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Notion Seats and forms of power - Are all citizens on an equal footing in modern day in India?

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Par   •  23 Mai 2016  •  Fiche  •  854 Mots (4 Pages)  •  1 941 Vues

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The notion I'm going to deal with is seats and forms of power. First of all, I would like to give a definition of power; power is the ability to control others, events or resources. To illustrate this notion, I will broach the subject of India.

We will ask ourselves if all citizens on an equal footing in modern day India? 

To answer this question, first, we will see inequalities among citizens, then inequalities among men and women and finally, the evolution of Indian society.

  1. Inequalities among citizens


To start with we will see the inequalities among citizens. 

>The caste system in India developed more than 3000 years ago when the Hindu priests divided the society into four great hereditary social classes, which still survive today. The Brahman caste is the highest. At the other end of the social ladder, the Dalits are not even members of a caste into which they are outcastes. No one can change the caste into which they are born or marry someone belonging to another caste. Dalits are only allowed certain jobs such as cleaners, cobblers...

Discrimination against Dalits has largely disappeared in urban areas but it still exists in rural areas where they are obliged to use specific eating places, schools, temples and water sources. The caste system has also been adopted by the Muslim majority in Bangladesh. Thought the caste system is forbidden in both countries, discriminatory traditions still prevail. There are 170 million Dalits in India today. Less than a third are literate, well over 40 percent survive on less than 2 dollars a day.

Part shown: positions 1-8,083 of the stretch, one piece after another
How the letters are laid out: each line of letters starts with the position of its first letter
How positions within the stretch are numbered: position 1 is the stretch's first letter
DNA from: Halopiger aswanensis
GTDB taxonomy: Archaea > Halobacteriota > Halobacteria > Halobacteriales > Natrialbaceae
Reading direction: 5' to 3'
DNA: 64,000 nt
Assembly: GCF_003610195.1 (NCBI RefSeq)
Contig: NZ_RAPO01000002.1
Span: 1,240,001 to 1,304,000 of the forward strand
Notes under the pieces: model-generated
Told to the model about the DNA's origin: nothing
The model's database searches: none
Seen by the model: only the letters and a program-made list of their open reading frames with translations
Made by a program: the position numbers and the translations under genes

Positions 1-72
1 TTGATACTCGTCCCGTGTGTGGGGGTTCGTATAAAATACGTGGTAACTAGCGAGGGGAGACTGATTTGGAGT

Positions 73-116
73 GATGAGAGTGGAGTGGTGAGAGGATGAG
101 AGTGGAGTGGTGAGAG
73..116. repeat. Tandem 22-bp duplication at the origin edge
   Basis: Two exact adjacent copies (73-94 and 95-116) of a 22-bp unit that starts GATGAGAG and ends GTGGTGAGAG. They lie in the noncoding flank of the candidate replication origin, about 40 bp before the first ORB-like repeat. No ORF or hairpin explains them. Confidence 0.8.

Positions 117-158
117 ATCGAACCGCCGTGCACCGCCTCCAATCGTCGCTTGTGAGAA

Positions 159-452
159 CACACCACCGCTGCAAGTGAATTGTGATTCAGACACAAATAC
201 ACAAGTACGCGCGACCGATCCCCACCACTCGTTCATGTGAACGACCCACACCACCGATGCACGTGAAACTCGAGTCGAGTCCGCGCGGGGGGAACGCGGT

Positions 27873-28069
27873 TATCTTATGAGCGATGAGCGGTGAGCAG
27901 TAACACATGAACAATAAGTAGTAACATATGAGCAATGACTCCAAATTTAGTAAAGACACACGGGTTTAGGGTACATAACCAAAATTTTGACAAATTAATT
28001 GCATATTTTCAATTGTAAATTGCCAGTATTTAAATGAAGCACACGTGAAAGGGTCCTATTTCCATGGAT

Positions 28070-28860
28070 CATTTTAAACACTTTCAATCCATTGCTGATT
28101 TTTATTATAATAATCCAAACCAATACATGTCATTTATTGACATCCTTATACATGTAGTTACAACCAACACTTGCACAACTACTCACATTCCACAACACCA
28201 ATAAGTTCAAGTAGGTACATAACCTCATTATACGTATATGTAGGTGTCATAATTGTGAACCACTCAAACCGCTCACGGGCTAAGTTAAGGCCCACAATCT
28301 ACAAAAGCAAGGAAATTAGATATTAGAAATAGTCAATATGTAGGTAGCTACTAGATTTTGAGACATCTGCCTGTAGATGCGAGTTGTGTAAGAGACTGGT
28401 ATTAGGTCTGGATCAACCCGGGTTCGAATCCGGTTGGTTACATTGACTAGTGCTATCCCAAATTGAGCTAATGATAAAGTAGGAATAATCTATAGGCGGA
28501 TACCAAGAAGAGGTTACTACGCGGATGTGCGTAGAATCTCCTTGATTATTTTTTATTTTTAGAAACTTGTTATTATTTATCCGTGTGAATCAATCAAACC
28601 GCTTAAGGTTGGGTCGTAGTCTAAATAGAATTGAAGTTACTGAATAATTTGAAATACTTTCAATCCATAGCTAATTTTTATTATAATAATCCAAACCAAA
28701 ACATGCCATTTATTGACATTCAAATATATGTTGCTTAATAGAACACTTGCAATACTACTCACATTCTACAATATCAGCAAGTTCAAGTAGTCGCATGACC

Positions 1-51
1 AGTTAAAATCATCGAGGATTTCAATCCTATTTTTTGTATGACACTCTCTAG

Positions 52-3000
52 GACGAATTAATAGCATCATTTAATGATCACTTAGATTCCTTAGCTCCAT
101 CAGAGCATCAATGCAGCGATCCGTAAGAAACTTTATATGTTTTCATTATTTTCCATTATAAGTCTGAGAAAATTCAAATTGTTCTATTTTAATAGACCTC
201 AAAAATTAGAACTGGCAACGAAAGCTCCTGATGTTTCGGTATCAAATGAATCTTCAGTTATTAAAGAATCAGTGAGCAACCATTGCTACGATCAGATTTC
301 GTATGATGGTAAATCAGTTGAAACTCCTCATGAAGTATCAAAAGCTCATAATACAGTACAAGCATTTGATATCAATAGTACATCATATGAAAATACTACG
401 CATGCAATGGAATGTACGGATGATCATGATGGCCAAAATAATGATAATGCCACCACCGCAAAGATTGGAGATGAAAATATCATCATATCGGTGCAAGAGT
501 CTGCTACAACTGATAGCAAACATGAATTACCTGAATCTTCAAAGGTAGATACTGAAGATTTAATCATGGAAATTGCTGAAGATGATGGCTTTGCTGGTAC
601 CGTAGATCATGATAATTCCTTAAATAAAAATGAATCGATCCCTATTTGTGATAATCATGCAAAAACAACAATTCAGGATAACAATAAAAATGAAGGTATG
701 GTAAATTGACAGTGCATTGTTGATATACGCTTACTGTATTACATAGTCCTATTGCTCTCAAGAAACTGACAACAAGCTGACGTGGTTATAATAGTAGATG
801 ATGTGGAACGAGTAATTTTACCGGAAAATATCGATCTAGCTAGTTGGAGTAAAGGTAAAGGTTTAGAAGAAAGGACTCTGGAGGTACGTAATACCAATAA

>The document "A Country on the march" presents the social inequalities. The wealth is unequal indeed there are 42% of the population who live on less than 80p a day in 2005. While India account 55 billionaires (fourth-highest in the world). The number of women is a minority compared to the number of men. There are only 74% who are literate whose 83% of male and 65% of female. According to a study on overall well-being, 17% people describe themselves as "thriving", a majority of Indians,64% believe they are "struggling", while 19% think they "suffering".

  1. Inequalities among men and women

To continue, we will talk about inequalities among men and women. 

>In the dowry tradition the family of the wife-to-be gives a dowry or gift to the future husband’s family on marriage. This gift is supposedly given as compensation to the groom’s parents for the cost of educating their son. If after the marriage the woman’s family does not keep its promise, the bride is subject to torture and sometimes even killed. The dowry tradition also explains why many parents do not want have daughters. The government has taken many steps to stop this practice but it is deeply rooted in Indian society.

>The document “India’s girls go missing” is composed of a photograph and a record. The photograph is campaign poster. It shows the face of an Indian baby girl who stands out against the blurred image of Indians women wearing traditional saris and hiding behind their veils. The photograph focuses on the facts that many Indian girls and women disappear at birth or later. We are told that 600 000 girls are missing every year, and that 50 million have been missing in three generations.

They suffer of gendercide such as infanticide, murders etc. Now; the record is an interview that explains why there is a gendercide. Indian family prefers having a boy than a girl because they are financially far more attractive. Indeed, a boy can keep the name of the family and look after the family business. So there are more and more abortions ever if it's illegal because the bride’s family has to pay the dowry to the bridegroom’s family.


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